Taliban assassinate Bajaur tribal leader

The Taliban have murdered another tribal leader who helped to raise a tribal militia in Pakistan’s violent northwest.

Malik Abdul Majeed, a tribal leader in the Mamond region in the Bajaur tribal agency, was gunned down while driving through the town of Damadola in Mamond. At the time of his murder, Majeed was on his way to meet with government officials to discuss efforts to beat back the Taliban in the Mamond areas.

The Momand region is a notorious stronghold for the Taliban and Faqir Mohammed, the chief of the Bajaur Taliban. Although the military has conducted several operations there, it has failed to eject the Taliban. Al Qaeda is also known to shelter in Momand. In January 2006, the US targeted a meeting of senior al Qaeda leaders in the town of Damadola in Momand. Ayman al Zawahiri, Abu Khabab al Masri, and several other senior al Qaeda leaders were thought to be meeting there.

The Salarzai tribe, which lives in a region adjoining the Mamond tribal areas, has clashed with the Mamond Taliban. Salarzai leaders have accused Pakistan’s military and intelligence service of aiding the Taliban against tribes that dare to raise lashkars, or militias, against them, and of even shelling Salarzai tribal areas. A senior Salarzai tribal leader later denied such reports, however, and said the tribe was working hand in hand with the government.

The Taliban have been targeting tribal leaders as they attempt to organize lashkars to eject the extremists from their towns. Majeed is the tenth tribal leader to have been assassinated in 10 days.

On Sept. 24, the Taliban ambushed a convoy in the district of Bannu and killed Malik Sultan and seven other tribal elders from the Jani Khel region. Malik had been the organizer of an anti-Taliban lashkar. On Sept. 28, a suicide bomber drove his van packed with explosives into a car transporting Maulana Abdul Hakim, a local tribal chief in Bannu, and killed him and three of his bodyguards.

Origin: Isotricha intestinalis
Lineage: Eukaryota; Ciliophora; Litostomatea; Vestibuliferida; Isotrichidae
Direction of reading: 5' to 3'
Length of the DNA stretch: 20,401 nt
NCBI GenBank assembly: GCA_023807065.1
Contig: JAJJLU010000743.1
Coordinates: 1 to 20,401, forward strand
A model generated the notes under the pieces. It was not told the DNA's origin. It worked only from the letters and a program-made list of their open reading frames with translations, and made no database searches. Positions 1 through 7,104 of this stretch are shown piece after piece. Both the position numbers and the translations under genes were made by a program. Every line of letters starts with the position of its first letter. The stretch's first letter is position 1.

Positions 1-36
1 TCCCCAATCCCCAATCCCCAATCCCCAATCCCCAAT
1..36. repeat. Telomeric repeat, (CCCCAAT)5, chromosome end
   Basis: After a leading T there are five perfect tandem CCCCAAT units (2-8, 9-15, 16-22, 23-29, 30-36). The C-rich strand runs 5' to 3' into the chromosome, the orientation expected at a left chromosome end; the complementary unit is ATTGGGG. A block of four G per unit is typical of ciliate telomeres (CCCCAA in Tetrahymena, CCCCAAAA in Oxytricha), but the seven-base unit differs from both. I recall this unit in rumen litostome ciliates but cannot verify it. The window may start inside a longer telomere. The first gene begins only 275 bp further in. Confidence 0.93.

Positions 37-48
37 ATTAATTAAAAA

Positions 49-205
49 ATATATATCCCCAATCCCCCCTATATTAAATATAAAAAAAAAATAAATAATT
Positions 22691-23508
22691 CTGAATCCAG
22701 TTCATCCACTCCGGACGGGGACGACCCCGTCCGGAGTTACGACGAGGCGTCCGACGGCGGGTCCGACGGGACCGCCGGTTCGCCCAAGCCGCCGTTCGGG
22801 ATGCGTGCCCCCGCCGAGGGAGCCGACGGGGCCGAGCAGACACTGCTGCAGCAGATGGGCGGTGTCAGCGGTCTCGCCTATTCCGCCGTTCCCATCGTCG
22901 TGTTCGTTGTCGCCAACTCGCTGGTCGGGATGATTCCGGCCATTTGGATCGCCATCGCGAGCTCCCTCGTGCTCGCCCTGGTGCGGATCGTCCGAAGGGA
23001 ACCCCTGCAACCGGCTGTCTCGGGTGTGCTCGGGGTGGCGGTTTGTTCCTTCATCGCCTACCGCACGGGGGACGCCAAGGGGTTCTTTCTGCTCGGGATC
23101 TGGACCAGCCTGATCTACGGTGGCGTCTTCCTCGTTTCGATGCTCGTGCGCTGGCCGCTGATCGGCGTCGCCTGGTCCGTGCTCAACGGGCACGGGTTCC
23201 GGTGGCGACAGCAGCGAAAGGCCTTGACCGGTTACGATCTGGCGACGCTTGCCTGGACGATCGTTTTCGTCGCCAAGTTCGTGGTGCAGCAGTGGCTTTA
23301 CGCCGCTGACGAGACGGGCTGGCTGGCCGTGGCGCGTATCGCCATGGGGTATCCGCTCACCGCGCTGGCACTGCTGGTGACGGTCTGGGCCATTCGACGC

The Taliban have responded viciously to efforts by tribal leaders to oppose the spread of extremism in the tribal areas. Tribal opposition has been violently attacked and defeated in Peshawar, Arakzai, Khyber, North and South Waziristan, and previously in Swat and Dir. Suicide bombers have struck at tribal meetings held at mosques, schools, hotels, and homes. The Taliban often have a numerical advantage over the tribes, and Taliban fighters are better trained after battling government forces in both Pakistan and Afghanistan. The tribes have often been hesitant to work with the Pakistani government and military.

Lashkars are having some limited success in Dir and Swat after the military took on the Taliban in these two districts beginning in late April. Thousands of lashkar fighters have been raised in Swat, and hundreds of Taliban fighters have turned up dead. Both the lashkars and the military are being blamed for the executions.

Bill Roggio is a Senior Fellow at the Foundation for Defense of Democracies and the Editor of FDD's Long War Journal.



  • blert says:

    Set-up and betrayed?
    It sure looks like it.

  • 09sierra says:

    sure are consistent buggers huh?
    each and every potentially positive step made by LNs is met with brutality.
    hopefully they havn’t learned their lesson fully from Iraq and their violent actions undermine their own goals.

  • crosspatch says:

    Isn’t this the sort of behavior that turned the public against AQI and gave birth to the Iraqi Tribal Awakening?
    Sounds to me like this is a great time to send some operators in there to offer our services to these tribal leaders in offering instruction and support on how to defend their areas from the Taliban. This would, of course, include banding together with other like-minded tribal leaders and offering support and intelligence sharing (in both directions) in any offensive operations in which they might want to engage.

  • xiaomei says:

    It sure looks like it.

  • Zeissa says:

    They’re all dead, thrice over.
    By the time we get there it’ll be their grandchildren on the chopping block, and they might be interested.


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